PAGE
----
At home with Jacques Lacan

Paul Sermon, 2004

Jacques Lacan suggested in his early psychoanalytical writings that the human psyche is constructed as a mirror image that we contemplate as if it is on stage in front of us. This metaphor has become significant for the present developments in new media art, as we can observe a similar process of identity construction through a digitally mirrored world in networks and installations. Artists in this field are increasingly experimenting with interactivity as an open system that embodies generative data and what I call a ‘user-determined’ narrative, set up as a deliberate contrast to a closed system of finite variables that default back to their original state upon leaving the piece. Likewise, the role of the audience in this context is far more complex and cannot be labelled anymore simply with ‘user’, although this still seems to be a popular term for the participating public. This user (or ‘browser’) is rapidly becoming a performer or even actor, often represented by avatars and agents within these new environments. To a certain degree, networked projects portray the increasing performing role the individual is adopting in media culture and in general society: omnipresent in endless phone-in radio stations, ubiquitous surveillance observation, or globalised Reality TV.

The audiences form an integral part within these telematic experiments, which simply wouldn’t function without their presence and participation. Initially the viewers seem to enter a passive space, but they are instantly thrown into the performer role by discovering their own body-double in communication with another physically remote user on video monitors in front of them. They usually adapt to the situation quickly and start controlling and choreographing their human avatar. Nevertheless, the installation setup in the form of an open accessible platform offers a second choice of engagement: the passive mode of just observing the public action, which often appears to be a well-rehearsed piece of drama confidently played out by actors. Compelling to watch, it can be a complex issue to discover that the performers are also part of the audience and are merely engaging in a role. The entire installation space then represents two dynamic dramatic functions: the players, controllers, or puppeteers of their own avatar, absorbed by the performing role; and the off-camera members of the audience, who are themselves awaiting the next available slot on the telematic stage, soon to be sharing this split dynamic. However, the episodes that unfold are not only determined by the participants, but by the given dramatic context. As an artist I am both designer of the environment and therefore ‘director’ of the narrative, which I determine through the social and political milieu that I choose to play out in these telepresent encounters.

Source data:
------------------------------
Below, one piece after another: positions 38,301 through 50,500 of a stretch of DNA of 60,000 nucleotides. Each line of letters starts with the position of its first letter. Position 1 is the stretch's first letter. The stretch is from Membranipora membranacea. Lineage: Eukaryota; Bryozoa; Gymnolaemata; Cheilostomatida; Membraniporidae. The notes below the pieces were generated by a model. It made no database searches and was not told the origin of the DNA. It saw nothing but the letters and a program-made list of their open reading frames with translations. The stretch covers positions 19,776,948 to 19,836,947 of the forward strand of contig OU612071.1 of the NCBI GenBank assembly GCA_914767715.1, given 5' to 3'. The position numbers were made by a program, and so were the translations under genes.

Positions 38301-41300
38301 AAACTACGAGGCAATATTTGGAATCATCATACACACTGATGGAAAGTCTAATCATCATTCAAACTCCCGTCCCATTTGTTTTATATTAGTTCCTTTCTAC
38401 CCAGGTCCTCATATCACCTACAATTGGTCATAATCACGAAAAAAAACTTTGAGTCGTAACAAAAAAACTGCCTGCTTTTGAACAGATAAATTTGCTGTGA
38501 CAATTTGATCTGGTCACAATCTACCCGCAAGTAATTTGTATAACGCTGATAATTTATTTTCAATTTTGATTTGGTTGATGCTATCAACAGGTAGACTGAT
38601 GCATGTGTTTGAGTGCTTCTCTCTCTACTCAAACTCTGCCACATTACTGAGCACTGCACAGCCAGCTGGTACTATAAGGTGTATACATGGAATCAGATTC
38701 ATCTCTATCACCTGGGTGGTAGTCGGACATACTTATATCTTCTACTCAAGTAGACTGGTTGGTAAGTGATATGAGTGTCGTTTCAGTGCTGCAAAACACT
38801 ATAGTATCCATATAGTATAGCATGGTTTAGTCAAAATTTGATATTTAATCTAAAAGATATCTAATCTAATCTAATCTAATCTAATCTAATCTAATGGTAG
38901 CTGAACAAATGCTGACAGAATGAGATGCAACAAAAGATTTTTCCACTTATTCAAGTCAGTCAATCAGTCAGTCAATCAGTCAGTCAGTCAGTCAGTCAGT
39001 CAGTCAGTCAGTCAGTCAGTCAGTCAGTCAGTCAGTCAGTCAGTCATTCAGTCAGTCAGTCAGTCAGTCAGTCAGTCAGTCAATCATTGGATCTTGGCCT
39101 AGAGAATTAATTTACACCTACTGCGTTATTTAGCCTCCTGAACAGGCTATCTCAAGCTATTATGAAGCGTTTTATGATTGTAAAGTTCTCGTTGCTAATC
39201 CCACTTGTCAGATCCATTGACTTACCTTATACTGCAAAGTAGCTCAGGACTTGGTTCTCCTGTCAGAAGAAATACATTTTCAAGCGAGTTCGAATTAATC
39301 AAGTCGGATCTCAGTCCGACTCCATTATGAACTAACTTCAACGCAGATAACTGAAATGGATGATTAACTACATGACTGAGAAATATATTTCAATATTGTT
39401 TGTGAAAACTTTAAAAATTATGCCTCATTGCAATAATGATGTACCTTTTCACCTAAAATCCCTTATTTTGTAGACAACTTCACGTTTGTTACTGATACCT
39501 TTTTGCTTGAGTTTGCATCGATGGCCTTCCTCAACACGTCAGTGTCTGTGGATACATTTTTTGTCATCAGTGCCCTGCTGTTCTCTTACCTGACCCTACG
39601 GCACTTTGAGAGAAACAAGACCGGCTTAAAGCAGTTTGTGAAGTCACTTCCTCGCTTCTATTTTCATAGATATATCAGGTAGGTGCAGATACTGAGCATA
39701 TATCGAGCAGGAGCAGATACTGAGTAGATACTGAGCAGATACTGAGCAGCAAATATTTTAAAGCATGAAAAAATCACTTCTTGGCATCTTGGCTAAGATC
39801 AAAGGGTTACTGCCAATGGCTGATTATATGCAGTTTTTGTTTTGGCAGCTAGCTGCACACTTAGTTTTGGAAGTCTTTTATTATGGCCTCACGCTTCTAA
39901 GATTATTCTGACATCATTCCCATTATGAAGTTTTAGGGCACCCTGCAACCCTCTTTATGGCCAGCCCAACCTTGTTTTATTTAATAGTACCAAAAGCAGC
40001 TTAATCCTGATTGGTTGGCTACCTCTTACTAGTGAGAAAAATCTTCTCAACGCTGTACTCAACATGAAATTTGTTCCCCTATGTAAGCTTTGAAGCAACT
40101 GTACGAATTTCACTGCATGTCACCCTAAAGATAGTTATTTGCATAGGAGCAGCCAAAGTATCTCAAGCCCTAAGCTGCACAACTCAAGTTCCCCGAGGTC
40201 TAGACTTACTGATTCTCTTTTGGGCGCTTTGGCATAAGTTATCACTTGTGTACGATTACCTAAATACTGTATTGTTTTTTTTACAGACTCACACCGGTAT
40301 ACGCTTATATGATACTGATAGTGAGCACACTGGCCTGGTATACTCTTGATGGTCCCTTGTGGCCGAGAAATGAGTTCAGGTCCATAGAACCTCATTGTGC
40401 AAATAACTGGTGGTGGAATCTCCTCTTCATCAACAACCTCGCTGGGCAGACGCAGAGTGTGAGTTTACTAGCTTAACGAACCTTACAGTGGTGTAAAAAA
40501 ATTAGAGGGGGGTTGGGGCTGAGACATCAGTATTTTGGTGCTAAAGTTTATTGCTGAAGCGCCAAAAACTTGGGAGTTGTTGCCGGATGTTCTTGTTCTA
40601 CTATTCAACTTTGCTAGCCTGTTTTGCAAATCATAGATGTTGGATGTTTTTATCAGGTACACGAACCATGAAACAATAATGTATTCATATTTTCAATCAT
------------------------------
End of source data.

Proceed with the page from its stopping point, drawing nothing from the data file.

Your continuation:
Commissioned by BEAP - The Biennale of Electronic Arts Perth
Produced by Paul Sermon, Curtin University Visiting
Research Fellow 2004

Exhibition: Perceptual Difference
The John Curtin Gallery
Curtin University of Technology Perth, Western Australia
8 September - 12 December 2004

My own work in the field of telematic arts explores this performing aspect and the emergence of a user-determined narrative by bringing remote participants together in a shared telepresent environment. Through the use of live chroma-keying and videoconferencing technology, two public rooms or installations and their audiences are joined in a virtual duplicate that turns into a mutual, visual space of activity. Linked via an H.323 Internet videoconference connection, this form of immersive interactive exchange can be established between almost any two locations in the world.

QuickTime movie explaining the mirror room (5MB)

PDF installation cable diagram (2MB)